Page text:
New Mexico State University Professor Emerita Patricia Hynes (center) has been appointed to the Standing Committee on New Users of Shared Airspace within the National Academies of Sciences, Engineering and Medicine’s Transportation Research Board. In January 2019, Chancellor Dan Arvizu (left) and President John Floros presented Hynes with a University Research Council for exceptional achievements in creative scholarly activity award. | Josh Bachman
New Mexico State University (NMSU) Professor Emerita Patricia Hynes has been appointed to the Standing Committee on New Users of Shared Airspace within the National Academies of Sciences, Engineering and Medicine’s Transportation Research Board and will serve as the commercial space transportation lead.
The National Academies provide independent, objective analysis and advice to the nation and conducts other activities to solve complex problems and inform public policy decisions.
Director of the Federal Aviation Administration Center of Excellence for Commercial Space Transportation in New Mexico, Hynes works on human space flight research and education across the state. She said she was excited to serve in the volunteer, three-year position.
As an advisory board, one of the responsibilities for participants will be to review publications and provide resources to regulatory agencies.
“There’s forces that push us to adapt technologies, and it is best if the politicians understand that we need science to drive which technologies to develop and invest in as a nation,” Hynes said. “I have realistic expectations about what the academy can do.”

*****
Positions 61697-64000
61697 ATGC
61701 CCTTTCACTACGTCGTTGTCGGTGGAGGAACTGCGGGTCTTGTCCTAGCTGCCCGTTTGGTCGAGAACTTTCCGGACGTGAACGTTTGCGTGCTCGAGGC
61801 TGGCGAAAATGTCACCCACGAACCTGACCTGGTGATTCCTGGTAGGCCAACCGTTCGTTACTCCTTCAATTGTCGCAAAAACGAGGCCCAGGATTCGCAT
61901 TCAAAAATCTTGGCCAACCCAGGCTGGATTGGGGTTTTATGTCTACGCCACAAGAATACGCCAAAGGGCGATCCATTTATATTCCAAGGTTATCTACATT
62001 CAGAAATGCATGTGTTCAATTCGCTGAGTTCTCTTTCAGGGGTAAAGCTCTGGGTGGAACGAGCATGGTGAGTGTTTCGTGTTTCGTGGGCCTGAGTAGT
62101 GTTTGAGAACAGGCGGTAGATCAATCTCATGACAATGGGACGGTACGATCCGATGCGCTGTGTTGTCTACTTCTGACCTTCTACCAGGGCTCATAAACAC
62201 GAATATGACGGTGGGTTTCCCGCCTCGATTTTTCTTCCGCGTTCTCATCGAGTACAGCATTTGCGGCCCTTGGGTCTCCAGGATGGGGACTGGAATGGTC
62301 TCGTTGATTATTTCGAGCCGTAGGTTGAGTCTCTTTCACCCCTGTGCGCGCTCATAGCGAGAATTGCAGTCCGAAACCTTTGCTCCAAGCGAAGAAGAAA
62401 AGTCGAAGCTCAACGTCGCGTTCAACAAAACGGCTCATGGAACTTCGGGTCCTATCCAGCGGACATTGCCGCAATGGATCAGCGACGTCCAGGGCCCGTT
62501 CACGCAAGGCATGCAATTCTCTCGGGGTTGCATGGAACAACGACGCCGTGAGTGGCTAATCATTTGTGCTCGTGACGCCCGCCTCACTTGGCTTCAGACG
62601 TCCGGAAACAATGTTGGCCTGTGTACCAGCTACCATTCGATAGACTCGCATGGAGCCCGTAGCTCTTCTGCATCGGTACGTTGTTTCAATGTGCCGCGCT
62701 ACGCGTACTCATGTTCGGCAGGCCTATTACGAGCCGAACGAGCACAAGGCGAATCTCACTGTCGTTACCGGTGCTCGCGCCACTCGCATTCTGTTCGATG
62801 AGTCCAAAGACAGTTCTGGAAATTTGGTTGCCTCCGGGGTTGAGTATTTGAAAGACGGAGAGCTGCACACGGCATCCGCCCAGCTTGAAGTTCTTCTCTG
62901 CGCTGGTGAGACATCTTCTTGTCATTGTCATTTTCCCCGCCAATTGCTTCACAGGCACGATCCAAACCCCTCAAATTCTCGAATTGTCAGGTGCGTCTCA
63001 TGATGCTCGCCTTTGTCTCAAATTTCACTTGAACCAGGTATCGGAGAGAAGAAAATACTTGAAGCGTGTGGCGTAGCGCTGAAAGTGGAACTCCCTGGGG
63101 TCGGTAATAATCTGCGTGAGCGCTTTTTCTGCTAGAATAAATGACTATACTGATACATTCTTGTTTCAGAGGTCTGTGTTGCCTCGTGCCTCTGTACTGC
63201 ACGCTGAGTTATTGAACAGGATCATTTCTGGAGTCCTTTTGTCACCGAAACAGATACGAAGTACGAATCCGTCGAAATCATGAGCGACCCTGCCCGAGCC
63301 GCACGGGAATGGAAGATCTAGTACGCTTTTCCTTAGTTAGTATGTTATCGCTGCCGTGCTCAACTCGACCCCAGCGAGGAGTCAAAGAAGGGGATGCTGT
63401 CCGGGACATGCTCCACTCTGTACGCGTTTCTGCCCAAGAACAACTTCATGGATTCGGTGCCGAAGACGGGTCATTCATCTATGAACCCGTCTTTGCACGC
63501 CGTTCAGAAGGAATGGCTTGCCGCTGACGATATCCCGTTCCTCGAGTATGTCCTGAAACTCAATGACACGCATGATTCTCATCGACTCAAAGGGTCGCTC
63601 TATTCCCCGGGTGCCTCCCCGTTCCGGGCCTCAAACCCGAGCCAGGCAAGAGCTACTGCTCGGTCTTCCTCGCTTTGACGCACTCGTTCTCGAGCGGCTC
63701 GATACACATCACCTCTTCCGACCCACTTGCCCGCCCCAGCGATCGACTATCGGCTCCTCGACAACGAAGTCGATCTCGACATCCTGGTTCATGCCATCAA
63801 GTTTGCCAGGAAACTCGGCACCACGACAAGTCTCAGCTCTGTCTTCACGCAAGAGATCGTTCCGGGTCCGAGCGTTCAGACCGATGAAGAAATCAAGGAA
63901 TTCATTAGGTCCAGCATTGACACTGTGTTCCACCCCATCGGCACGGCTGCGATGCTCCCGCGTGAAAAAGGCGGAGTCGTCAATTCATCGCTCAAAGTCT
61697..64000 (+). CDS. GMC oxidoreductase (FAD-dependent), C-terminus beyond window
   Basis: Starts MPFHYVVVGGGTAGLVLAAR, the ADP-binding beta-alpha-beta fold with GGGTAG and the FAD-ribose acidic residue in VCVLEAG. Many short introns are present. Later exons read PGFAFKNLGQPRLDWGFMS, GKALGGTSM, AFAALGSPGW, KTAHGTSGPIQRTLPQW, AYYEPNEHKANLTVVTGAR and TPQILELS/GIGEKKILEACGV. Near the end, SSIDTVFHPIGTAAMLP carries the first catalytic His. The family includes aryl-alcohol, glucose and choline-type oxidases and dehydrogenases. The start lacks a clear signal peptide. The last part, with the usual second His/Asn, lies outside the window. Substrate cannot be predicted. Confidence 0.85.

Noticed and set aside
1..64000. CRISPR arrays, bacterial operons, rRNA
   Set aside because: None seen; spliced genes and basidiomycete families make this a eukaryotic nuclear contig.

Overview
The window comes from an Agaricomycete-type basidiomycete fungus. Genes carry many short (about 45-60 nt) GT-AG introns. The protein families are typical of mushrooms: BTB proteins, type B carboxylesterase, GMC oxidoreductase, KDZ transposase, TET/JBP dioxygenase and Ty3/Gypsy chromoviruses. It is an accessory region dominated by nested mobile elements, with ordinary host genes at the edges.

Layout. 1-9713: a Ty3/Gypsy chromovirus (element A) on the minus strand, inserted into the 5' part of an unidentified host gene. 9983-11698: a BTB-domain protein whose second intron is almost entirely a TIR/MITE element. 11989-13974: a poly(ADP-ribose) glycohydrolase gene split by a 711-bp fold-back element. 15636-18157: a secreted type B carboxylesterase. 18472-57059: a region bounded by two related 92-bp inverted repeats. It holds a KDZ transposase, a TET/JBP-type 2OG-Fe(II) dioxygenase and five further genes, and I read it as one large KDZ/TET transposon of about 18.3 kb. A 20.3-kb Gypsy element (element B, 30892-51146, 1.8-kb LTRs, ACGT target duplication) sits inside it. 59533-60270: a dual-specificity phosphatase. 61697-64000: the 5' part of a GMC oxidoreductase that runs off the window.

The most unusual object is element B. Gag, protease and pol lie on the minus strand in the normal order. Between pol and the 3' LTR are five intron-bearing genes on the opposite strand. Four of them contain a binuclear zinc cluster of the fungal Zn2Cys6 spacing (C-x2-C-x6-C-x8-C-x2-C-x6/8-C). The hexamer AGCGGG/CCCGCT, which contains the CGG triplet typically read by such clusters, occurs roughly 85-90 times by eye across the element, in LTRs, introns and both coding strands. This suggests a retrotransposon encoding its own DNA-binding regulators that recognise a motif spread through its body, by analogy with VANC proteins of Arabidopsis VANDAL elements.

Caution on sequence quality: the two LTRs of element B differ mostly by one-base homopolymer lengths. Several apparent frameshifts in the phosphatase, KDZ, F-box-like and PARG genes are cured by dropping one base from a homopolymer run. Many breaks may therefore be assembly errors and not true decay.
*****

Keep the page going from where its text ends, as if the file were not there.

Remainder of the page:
Hynes added it’s important to make the information accessible and to help the public understand the known technologies for accessing the air space safely.
As of July 2021, three of the four operational human-rated U.S. commercial space launch providers recorded their first flights with humans: Virgin Galactic in 2018, SpaceX in 2020 and Blue Origin in 2021, with United Launch Alliance yet to record a human test flight. With the many changes affecting the national air space, Hynes said more data and better prediction models are needed to understand the impact of human and cargo space transportation on the shared air space.
“Pat Hynes has been a passionate advocate for space exploration and human space flight for many years,” said NMSU Chancellor Dan Arvizu. “We appreciate all of her efforts in promoting research and student engagement, and I’m excited to see her in this new role.”
Hynes spent 20 years from 1998 to 2018 as director of the New Mexico Space Grant Consortium and NASA EPSCoR statewide programs, which are headquartered at NMSU. Hynes is a three-time NMSU graduate. She earned a Ph.D. in business administration, a master’s degree in higher education management and a bachelor’s degree in English.